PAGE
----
I just had to note how impressed I was regarding my order from Territorial Seed Company. I placed my order on Tuesday night and just received my seeds today. Usually, I expect seed orders to arrive in two weeks, sometimes more, even if I order online. They don't pack any auxiliary information with their orders, just a packing slip and the usual garden related ads. Even so, the service is impressive.

Looks like I have a company to add to the regular list.

Also, I mentioned before that they specialize in organics, but they also have biodynamic seeds, which I've not seen any other catalogs carry. For those who are unaware, I've mentioned this method of agriculture before. It was developed by Rudolph Steiner, who was also responsible for Anthroposophy (a splinter of Blavatsky's Theosophy) and Waldorf education. It's essentially organic and treats the farm (or garden) as an organism. According to the Wikipedia entry, it has never been shown to substantially differ from other organic methods. Some of the preparations are just plain weird, like yarrow blossoms stuffed into deer intestines and buried underground.


Seed Orders

I just finished my seed orders last night.

From Burpee:
Carrot "Danvers Half Long"
Cucumber "Picklebush"
Hot Pepper "Jalapeno"
Tomato "Big Mama Hybrid"
Tomato "Bush Big Boy Hybrid"

From Johnny's Selected Seeds:
Eggplant, "Rosa Bianca"
Sweet Pepper, "Carmen (F1)"
Green Onions, "Evergreen Hardy White"

From Territorial Seed Company:
Pole Beans, "Blue Lake"
Buttercup Squash "Discus Bush Buttercup"
Carrots "Mokum"
Spinach "Space"

From Pinetree Garden Seeds:
Basil "Italian Large Leaf"
Potatoes "Dark Red Norland"
Shallot "Bonilla"
Onion "Copra (F1)
Acorn Squash "Cream of the Crop"
Pumpkin "Orange Smoothie (F1)"
Zucchini "Eightball (F1)"
Cucumber "Homemade Pickles"
Tomato "Early Girl (F1)"
+ a couple packets of mesclun, Pinetree Lettuce Mix and Misticanza

While I tried to stick with my list of must-haves, I ended up with another tomato hybrid (I couldn't resist the huge paste tomatoes), as well as squash and cucumber (the extras of which will likely go in pots or get planted in empty spaces throughout the yard).

This is the first time I've ordered through Territorial Seed Company. I really liked their catalog. The prices were reasonable, and they had lots of interesting specialty plants, along with heirlooms and mainstay hybrids. Also, they sell a lot of open-pollinated and organic seeds.

And while I have looked through a couple Johnny's catalogs, this is my first order with them. Like Vesey's, where I ordered last year, they're oriented mostly towards market growers, offering dependable hybrids at reasonable prices. Their catalogs alone are wonderful references on when and where to plant what.

One difficulty I had was finding varieties of pumpkin and winter squash that can be grown in 2'X2' space. There are only so many bush and semi-bush varieties, which greatly limited my selection.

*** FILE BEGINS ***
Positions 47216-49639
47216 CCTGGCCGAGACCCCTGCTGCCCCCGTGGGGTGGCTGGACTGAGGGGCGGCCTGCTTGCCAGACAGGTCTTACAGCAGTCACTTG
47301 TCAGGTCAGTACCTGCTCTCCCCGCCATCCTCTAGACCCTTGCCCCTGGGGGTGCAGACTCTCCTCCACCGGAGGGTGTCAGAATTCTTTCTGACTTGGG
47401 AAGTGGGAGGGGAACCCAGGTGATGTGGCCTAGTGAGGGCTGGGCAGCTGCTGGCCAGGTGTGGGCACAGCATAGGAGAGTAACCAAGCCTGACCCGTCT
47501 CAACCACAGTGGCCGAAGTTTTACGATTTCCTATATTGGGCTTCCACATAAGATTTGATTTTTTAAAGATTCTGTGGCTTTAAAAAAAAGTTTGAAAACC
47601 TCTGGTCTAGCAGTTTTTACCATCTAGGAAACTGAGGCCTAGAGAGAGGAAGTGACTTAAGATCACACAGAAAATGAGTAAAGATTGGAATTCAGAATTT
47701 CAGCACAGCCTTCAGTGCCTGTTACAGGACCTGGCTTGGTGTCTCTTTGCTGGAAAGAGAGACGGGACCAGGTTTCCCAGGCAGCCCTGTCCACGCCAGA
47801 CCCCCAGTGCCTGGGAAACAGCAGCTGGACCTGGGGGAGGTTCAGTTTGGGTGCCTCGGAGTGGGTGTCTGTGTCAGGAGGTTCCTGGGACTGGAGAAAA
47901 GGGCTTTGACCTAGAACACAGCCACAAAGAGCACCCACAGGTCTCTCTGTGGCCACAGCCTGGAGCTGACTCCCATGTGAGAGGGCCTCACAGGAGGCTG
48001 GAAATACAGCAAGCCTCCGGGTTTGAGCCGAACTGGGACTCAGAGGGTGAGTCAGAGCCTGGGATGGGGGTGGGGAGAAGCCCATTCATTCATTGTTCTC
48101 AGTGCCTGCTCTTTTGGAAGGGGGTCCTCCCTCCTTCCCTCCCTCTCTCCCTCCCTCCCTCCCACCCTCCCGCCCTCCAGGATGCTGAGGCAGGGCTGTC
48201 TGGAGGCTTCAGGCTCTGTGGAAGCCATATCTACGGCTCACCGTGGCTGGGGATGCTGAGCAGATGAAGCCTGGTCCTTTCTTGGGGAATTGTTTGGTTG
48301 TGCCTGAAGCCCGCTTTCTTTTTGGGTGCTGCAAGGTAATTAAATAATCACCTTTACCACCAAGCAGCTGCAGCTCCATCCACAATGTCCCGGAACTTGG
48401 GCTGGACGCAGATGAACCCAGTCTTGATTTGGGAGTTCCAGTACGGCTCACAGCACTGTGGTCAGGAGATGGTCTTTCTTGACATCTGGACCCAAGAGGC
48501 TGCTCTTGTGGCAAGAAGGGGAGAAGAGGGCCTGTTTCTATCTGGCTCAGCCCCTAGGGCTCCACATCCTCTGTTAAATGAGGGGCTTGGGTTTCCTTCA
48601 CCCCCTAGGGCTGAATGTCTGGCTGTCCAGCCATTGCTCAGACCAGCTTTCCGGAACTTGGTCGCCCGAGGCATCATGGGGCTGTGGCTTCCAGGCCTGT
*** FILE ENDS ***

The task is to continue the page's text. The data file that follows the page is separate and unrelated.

In order to fulfill my goal of maximizing yields throughout the season, I ended up tossing out the rotation I had been following and thought more about what could be grown next to what and in what conditions. So carrots and onions go together, with early, mid, and late season varieties to fill out the year. Cucumbers go with their squash relatives, and eggplants go with peppers and potatoes. I'm going to fill certain dead spaces with flowers and herbs, seeds leftover and saved from last year.

I'm limited in how early I can plant things out because my boyfriend and I will likely be vacationing in Europe in early April. Everything has to be planted indoors in February and March, or planted outdoors in late April to May. Once I figured out a planting and harvest schedule, this wasn't too difficult. The dates for the trip are not quite set in stone yet, but we are planning on staying in Paris and Berlin, roughly 5-6 days each. I'm hoping the parks in Paris will give some inspiration, along with a possible sidetrip to Versailles and Giverny and some forests near Berlin. I know we'll be missing some lovely countryside in the rest of France, but hopefully a train ride through Germany will make up for that?


The Coming Year

It's almost time to order seeds again. Last year I waited too long to start seeds and didn't time plantings as well as I should have, but this year arrives with knowledge from lessons learned last year and some new ideas.

Carol at May Dreams Garden has written a couple of blogs on the subject of ordering seeds from catalogs that I found insightful and interesting:
How to Read Seed Catalogs Without Going Mad
Understanding Seed Catalogs

I see of few of the same catalogs in my stack in those photos. Pinetree is a wonderful company. I find their catalogs a bit odd to navigate, but their prices are amazing and they have some really unique ethnic varieties and heirlooms.

Since this is the time of year for setting goals, one of the major goals in my vegetable garden is to produce higher yields and a more regular supply of fruits and vegetables throughout the growing season. In the front garden, I would like to add more perennials and find some interesting (yet still cottage-y and not too exotic) sun/shade annuals to fill the dead spaces. The south garden needs to be filled out as well, and I've already got a few herbs that can be transplanted once the frost fades in April.
Other goals include:
The planting of blackberry or raspberry bushes (since we don't have the space and light conditions for fruit trees);
The building of a coldframe from old windows and wood;
The building of our grotto from salvaged cement, stone, and glass;
Laying stone along the border of irises on the northside.

Lots to do. I can't wait!